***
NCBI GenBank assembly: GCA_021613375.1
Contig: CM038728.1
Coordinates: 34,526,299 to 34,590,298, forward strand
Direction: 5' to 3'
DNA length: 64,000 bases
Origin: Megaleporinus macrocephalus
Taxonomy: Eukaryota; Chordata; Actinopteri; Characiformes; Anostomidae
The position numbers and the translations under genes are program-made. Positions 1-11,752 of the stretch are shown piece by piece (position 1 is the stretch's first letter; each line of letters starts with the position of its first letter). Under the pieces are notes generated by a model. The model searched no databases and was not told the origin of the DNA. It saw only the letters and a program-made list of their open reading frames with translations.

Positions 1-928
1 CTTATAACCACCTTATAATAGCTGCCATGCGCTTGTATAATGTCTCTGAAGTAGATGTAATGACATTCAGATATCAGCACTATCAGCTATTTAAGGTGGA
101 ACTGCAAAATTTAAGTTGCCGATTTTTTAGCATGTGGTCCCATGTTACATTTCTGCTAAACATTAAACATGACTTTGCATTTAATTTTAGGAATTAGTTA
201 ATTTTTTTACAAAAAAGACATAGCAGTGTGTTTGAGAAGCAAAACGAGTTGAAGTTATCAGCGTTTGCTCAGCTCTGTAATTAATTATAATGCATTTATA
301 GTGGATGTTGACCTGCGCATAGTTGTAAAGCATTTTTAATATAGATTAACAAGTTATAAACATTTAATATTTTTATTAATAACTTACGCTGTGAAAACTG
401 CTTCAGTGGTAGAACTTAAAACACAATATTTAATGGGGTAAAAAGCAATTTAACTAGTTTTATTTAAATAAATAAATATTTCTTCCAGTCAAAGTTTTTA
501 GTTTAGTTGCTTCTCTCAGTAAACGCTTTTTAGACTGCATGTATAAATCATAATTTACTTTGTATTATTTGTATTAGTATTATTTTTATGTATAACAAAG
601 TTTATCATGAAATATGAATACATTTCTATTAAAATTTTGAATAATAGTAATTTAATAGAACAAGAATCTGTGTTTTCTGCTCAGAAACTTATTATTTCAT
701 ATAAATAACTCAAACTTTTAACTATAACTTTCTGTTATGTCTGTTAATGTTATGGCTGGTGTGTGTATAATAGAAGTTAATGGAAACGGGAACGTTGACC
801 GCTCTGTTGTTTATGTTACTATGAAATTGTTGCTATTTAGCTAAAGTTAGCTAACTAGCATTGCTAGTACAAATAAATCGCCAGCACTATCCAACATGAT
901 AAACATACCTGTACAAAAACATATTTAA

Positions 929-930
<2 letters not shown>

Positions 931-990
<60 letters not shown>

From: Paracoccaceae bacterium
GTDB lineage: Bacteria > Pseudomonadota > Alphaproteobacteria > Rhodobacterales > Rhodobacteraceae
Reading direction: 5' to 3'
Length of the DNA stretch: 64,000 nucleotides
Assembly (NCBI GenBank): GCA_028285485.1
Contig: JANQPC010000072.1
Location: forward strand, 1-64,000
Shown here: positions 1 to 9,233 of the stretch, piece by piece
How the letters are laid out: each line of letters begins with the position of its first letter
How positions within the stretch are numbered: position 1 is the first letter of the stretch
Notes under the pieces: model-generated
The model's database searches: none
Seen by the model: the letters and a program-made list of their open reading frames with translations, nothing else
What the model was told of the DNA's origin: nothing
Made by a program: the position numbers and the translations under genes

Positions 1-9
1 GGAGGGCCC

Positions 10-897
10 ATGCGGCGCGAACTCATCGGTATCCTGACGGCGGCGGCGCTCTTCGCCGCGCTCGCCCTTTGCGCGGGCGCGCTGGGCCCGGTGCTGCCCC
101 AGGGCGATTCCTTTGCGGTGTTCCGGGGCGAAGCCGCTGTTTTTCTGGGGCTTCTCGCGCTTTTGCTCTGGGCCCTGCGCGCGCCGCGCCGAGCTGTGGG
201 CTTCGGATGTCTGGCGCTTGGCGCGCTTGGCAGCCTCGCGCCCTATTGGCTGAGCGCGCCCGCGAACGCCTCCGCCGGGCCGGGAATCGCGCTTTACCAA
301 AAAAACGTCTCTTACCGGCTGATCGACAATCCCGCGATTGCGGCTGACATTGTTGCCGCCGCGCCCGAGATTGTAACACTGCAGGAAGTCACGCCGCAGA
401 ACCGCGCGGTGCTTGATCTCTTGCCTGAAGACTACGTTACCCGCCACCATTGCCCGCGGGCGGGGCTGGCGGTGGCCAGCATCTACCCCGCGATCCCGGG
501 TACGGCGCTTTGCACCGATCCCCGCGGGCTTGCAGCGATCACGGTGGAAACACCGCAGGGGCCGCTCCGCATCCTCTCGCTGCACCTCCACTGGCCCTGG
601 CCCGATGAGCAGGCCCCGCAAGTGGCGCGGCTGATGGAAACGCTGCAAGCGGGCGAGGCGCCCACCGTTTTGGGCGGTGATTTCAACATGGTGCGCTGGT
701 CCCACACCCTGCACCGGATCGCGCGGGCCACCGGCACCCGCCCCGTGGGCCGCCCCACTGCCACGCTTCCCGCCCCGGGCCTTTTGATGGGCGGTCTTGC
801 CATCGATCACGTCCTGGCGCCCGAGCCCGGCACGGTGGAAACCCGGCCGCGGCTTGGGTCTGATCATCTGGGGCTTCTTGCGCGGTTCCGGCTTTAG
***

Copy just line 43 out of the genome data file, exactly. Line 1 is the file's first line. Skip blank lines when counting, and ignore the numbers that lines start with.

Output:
101 AGGGCGATTCCTTTGCGGTGTTCCGGGGCGAAGCCGCTGTTTTTCTGGGGCTTCTCGCGCTTTTGCTCTGGGCCCTGCGCGCGCCGCGCCGAGCTGTGGG